Since playing Brotherhood and Revelations many moons ago, I have come to enjoy bridge or “.5” games. While they are always shorter and focus on a more defined area of the overall narrative, I usually find them satisfying. So if one is good then three must be way better, according to Ubisoft; thus AC Chronicles was born. China, India and Russia Chronicles will all be out over this year as DLC platformers, and no, I’m not sure what they were thinking either.
Usually I’d tend to the narrative first but in this case I need to address the design: I can’t even call this a 2D platform/puzzle adventure, apparently it’s 2.5D. I’m going to go ahead and assume here that the .5 refers to the magical dimension of the game, where level design means you can throw down through a floor to hit a guard. Or how jumping down or up a platform transports you to a mystical place known as ‘out of reach’ to any alert guard who hasn’t mastered the functionality of steps. The first time I scaled a 2D tower was interesting and brought a new angle to stealth movement. It became stagnant from then on: climb tower, stabby stab, torch overly flammable structures and run for life. Even the map felt flat as no more than a blue version of what I was already seeing.
I enjoy 2D games and platformers for their creativity, and mostly because they use the medium to show off worthy art and style. Chronicles’ watercolour scenery was my favourite part from the easily overlooked backgrounds to the paint splash of blood from ex-guards. The soundtrack was decent enough; the instruments and tone fit the setting well throughout the whole game. It was refreshing during the two identical “running from flammable buildings” levels to have music differ to the expected high tempo beats. Instead, the accompanying sounds kept the anxiety high without relying on classic timed-level freak-out music.
The solid surroundings had character breathed into them through brush strokes that suited the China setting and followed through to the stills of the cut scenes. The cut scenes were nicely styled but bland to the point where I missed plot points because my attention drifted constantly. This was greatly due to the voice acting: Ubisoft, I thought we covered why the wrong accents in the wrong settings were horrible. Our assassin, Shao Jun looked epic in her custom-styled robes, but every time she opened her mouth I heard Lara Croft. It wasn’t just her either; every named character that spoke had that frustrating habit of sounding like they’d never spoken a Chinese word in their life.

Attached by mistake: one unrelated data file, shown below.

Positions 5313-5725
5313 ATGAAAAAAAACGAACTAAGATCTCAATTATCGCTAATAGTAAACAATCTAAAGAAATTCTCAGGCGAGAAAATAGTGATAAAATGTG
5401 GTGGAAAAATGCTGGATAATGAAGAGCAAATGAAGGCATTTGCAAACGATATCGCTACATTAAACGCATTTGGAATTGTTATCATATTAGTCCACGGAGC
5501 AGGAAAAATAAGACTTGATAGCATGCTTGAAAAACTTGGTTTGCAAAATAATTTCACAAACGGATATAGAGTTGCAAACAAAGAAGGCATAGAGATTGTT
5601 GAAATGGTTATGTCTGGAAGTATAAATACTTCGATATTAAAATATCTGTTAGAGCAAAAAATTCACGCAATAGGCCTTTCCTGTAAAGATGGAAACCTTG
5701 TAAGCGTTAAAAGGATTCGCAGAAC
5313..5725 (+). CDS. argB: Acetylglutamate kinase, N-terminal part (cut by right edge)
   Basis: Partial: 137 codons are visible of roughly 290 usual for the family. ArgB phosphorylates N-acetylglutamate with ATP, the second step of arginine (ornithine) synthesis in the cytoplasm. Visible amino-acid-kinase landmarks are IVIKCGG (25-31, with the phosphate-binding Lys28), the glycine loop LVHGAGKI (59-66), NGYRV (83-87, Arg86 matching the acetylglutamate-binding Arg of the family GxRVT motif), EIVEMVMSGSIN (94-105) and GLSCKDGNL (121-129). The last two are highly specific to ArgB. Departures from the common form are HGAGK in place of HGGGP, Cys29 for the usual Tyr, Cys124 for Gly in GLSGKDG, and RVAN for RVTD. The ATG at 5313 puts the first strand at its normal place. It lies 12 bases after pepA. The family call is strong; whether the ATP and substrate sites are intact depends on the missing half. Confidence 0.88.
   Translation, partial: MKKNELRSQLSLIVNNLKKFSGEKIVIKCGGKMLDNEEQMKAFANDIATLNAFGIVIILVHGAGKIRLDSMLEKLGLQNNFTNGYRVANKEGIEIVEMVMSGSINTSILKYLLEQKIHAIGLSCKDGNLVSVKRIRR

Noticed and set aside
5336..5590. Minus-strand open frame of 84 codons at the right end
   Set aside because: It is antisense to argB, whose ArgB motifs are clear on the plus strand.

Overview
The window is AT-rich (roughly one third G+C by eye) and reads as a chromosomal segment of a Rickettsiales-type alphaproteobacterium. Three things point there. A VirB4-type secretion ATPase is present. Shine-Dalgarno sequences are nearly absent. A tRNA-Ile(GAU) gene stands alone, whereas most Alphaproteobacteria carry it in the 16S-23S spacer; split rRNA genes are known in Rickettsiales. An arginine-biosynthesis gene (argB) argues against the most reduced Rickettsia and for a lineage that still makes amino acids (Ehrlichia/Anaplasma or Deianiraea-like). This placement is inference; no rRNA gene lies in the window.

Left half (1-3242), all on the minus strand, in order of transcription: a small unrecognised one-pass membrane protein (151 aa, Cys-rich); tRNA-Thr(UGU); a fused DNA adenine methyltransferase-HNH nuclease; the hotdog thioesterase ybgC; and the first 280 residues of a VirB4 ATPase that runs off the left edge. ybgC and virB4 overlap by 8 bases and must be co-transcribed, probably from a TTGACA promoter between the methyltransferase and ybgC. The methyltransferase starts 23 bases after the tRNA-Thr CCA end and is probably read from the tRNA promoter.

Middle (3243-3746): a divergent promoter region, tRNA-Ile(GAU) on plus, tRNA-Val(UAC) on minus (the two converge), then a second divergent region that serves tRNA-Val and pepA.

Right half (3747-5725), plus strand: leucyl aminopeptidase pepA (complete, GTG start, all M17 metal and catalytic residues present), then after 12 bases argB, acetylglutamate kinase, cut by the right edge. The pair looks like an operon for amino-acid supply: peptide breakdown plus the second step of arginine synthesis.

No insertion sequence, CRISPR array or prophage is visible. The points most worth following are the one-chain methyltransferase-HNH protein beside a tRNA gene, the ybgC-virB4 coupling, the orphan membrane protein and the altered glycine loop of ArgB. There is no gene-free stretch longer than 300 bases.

The hapless guards did fit for a change; however, their ability to speak their native language evidently short-circuited other synapses that were needed. One skill acquired was how to use the guards conversations to your advantage, this meant walking right by them in complete safety. Not crap enough at their jobs yet? Throw a bomb at their face from a ladder and listen to them rationalise it as probably being the wind. As the only enemy in the game, each variation of the guard was lacking and deserved having a knife thrown at them through a closed door and around a corner. This cross breed of lighthouses and guards was a necessity given the 2D nature, but their abilities were too inconsistent with mine. For example, a guard passed in front of a wind chime, yet I had to duck under the same one meaning we were not on the same plane of existence. However, when I slid under the same chimes I’d collide with the guard every time, so we had to be crossing direct paths. This is where the 2.5D comes in, I think.
One sure fire way to make sure I’ll love an AC game is to include Ezio, conversely, a never really in focus, odd-sounding and ill-timed Ezio displeases me. The only time there is any hint of an animus involved or correlation with a larger AC narrative is during the brief involuntary Animus training sessions with “Ezio”. During plot points, a database update or sudden late-coming insight from Shao “Lara” Jun will cause you to freeze, yet everything else continues and ultimately left me dead frequently. The Animus training sessions felt just as messy and shoved in, Ezio’s understudy had little to say and had a penchant for teaching skills, such as counter, a little too late. Three times during the game, I had hope for some meaningful AC background story after finding hidden number messages, but I guess I’ll just Google them to find the meaning I’m after.
Assassin’s Creed Chronicles: China was pretty to look at, as short as I’d expected (5 hours with several reloads) but missing the soul of a good AC game: the gripping narrative. I honestly tried to care about the box and Asian Lara’s vengeance, but it had no substance. If a game doesn’t grip me with its story, then it has to be the one thing games are designed to be: entertaining. Personally I felt it failed that too. Other titles have shown how fun and engaging a 2D platform can be, this just had too many elements not reaching their potential and leaving me disappointed. I’d have been happy with a challenge at least, but as the game attempted to increase the difficulty I’d use the design flaws and apply them all the way to the end, ensuring an easy run. I’m looking to next quarter to see what they can do with instalments two and three, and how they can bring this story back to the gripping narrative it should be.